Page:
Having an HR background, I have heard an obnoxious amount of buzz from people who didn’t jump onto the internet-is-a-socially-useful-thing train until the surge of manic hype came along about an individual’s online footprint, and how that can affect his or her perceived employability. Debates about ethics, “consultants” setting up their vendor booths in
snake oil reputation management, and stories about people being fired because of the internet expanded like hot air to fill up airtime and page space so talking heads could get paid. The dialogue has led to the question “What if, with all of their privacy stripped, nobody is considered employable anymore?”
That’s both a smart and stupid question. It’s smart because it challenges the ethics of the practice. It’s stupid because it’s not going to happen. Taboo is relative. When women started wearing pants, gender distinctions didn’t get dissolved to the detriment of the heterosexual family. When almost everyone had sex before marriage, and when a significant chunk of the population started getting divorced, those no longer became reasons to deny people of respect and dignity. It didn’t make marriage in itself obsolete (much like gay marriage doesn’t, but I digress). Tattoos are visible and hair is dyed brightly in some work environments today, so even professional standards are accepting diversity in character and values to run their business. There will never be 100% unemployment, or anything near that. Employers won’t stop hiring people, and those that do base their decisions on the presumed moral character of an applicant will face consequences.
That’s regarding business practices. The ethical or legal matters that this brings up have several parallels in existing law. Human rights legislation deems it illegal for employers to make hiring decisions based on a number of unchosen factors in an individual that’s not a bona fide requirement for the job. This means that race, ethnicity, religion, gender, sexual orientation, and disabilities can’t be used against an applicant without reasons legitimate enough to stand up in court. Amending “on the basis of Facebook profile content” into the law will never happen, but there’s another factor protected from being used against individuals that I didn’t mention.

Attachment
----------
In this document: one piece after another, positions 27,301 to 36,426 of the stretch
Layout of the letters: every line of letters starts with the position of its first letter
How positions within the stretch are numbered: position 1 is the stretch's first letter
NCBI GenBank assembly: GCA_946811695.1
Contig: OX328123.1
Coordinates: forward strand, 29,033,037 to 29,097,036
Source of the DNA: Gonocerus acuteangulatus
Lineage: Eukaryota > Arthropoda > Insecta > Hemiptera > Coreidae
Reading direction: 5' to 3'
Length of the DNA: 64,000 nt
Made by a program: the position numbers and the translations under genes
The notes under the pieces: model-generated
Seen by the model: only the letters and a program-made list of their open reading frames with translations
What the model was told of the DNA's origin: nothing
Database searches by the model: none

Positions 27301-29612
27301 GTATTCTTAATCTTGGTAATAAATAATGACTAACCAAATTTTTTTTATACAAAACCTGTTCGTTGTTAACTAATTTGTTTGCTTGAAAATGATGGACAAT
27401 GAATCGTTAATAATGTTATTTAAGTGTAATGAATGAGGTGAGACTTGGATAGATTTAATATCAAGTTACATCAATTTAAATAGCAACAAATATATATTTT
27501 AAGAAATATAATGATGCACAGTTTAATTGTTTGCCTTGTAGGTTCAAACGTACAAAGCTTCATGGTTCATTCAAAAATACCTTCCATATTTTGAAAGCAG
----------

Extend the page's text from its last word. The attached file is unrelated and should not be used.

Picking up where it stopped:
Bankruptcy ruins your credit score for seven years. The taxman can audit your income taxes back seven years. A person with a criminal record can apply for a pardon seven years after the offense. That last one is laid out alongside the factor above in human rights codes – Canadian ones, at least – because that is the purpose of pardons. If illegal activities can’t be held against someone seven years after the fact, then immature events shouldn’t either. It should be an outright black-and-white law or precedent that states using evidence of character from over seven years prior to an employment decision (hiring, firing, promoting, or other) is an invalid basis of decision. Reputation management may still be a popular field for those who aim for a career with much public presence, but educated people with years of experience who are looking elsewhere shouldn’t have to worry that something they posted in an online forum in their college days will keep them unemployed indefinitely.
That’s projecting a giant shadow of a tiny mouse to black out seven years of hard work.